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Friday Mar 30, 2012

'Not all properties overvalued'

Another high profile Cape estate agency CEO, Anton du Plessis of Vineyard Estates, has now commented on the much discussed Erwin Rode statement about the 25% overvaluing of SA residential property.

"If we are talking about the real value that a reputable estate agent would put on a home in, say, the central Southern Suburbs of the Cape Peninsula, it is to me quite clear that Rode's statement cannot be taken seriously.

"However, it has to be accepted that, despite ongoing coverage of this subject in the property media, there still are sellers who have not adjusted to today's market values and who overprice so ludicrously that if and when they finally achieve a sale, it is close to 25% below the asking price."

In today's market, says du Plessis, sellers will usually inflate their prices by ±10% so as to leave room for bargaining and, when they finally sign, will do so at 6 to 7% below the price they had actually anticipated getting.

For example, an Upper Kenilworth seller might ask R5,5 million expecting a price of R5 million and settle for R4,8 million - a 13% drop on the asking price but a 4% drop in reality.

If he was one of the "deluded" as regards his home's true value he would probably have asked for R6 million, only to end up with the same sale price of R4,8 million. He would then have thought that Rode's statement of a 25% overvaluing was correct.

"In fact," says du Plessis, "he was never in the right ballpark on his pricing - so the fact that he had to drop ±25% is irrelevant. The sale price achieved does not reflect a 25% drop in the actual value of the home."

Just how far out sellers can be in their valuations, says du Plessis, was shown recently when a home in Upper Kenilworth was brought to the market at R10 million only to sell after 8 months of exhausting reassessments for R7 million.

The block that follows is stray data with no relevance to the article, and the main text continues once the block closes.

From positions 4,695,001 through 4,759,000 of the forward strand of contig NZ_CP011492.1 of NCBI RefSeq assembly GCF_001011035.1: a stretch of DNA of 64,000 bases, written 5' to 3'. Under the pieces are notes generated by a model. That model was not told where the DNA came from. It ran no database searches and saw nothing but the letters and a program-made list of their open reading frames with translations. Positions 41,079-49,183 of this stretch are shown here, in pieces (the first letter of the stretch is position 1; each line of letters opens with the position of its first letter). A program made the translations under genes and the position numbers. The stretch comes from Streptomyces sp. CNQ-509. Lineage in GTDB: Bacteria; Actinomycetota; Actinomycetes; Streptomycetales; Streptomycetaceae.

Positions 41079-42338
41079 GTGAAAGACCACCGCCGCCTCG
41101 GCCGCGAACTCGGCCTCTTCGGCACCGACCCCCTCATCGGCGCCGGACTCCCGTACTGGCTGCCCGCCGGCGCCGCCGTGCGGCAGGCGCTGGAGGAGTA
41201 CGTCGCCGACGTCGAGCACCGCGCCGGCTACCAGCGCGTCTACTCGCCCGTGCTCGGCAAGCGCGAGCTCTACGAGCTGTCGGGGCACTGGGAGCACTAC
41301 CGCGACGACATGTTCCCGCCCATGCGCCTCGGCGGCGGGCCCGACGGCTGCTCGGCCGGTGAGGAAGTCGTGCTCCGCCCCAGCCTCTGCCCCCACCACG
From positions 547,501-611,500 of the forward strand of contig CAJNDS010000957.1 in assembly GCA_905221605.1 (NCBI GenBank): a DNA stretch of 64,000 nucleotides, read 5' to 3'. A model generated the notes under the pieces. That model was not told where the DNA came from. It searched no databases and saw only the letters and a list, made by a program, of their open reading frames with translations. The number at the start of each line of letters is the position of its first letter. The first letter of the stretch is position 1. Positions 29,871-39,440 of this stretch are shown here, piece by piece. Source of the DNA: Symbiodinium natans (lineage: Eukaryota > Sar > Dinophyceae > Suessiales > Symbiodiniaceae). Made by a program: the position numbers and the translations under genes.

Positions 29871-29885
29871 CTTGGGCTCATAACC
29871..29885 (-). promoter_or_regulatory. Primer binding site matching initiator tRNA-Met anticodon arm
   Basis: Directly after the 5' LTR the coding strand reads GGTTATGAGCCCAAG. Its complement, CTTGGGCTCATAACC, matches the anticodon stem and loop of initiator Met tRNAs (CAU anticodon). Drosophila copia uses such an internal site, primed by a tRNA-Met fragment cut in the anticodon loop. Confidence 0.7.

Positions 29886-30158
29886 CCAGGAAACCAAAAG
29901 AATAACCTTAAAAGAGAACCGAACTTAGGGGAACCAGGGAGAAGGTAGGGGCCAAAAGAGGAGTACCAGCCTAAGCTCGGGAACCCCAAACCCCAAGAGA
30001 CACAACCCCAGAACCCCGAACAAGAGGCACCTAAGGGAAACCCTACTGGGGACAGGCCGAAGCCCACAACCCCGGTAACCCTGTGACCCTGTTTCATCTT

"That home was never worth R10 million," said du Plessis, "and the seller had only himself to blame for not accepting the valuation of an experienced agent at the outset. In most cases, a reputable agent should walk away from a property that he considers to be priced far above 10% of his assessment."

Similarly, said du Plessis, a home in Newlands listed at R6 million was sold at R6 million - a 33% drop.

"Again, that seller might be tempted to believe that Rode's blanket valuation was not far wrong - however, once more, the list price was totally unrealistic."

When valuing a home, said du Plessis, an experienced agent will always avoid using a standard formula because every home has to be assessed on its specific merits and flaws. He will take into account what the current owner paid and how long ago he paid it.

"If the home was bought in the last three years, the chances are that the buyer will make no "profit" at all, especially considering the cost of transfer duty at ±7% of the value of the property and that this extra outlay makes absolutely no difference to the actual value of a property. However, any home bought before 2008 will almost certainly have risen in value

"In the end, when advising the client on price, the good agent has only one sure yardstick - the prices obtained recently on similar houses in roughly the same area. Even then, the right price might well be turned down by the buyer because one or two more other homes on the market are threatened with liquidation and are forced to sell well below market values."

Vineyard Estates Press Release

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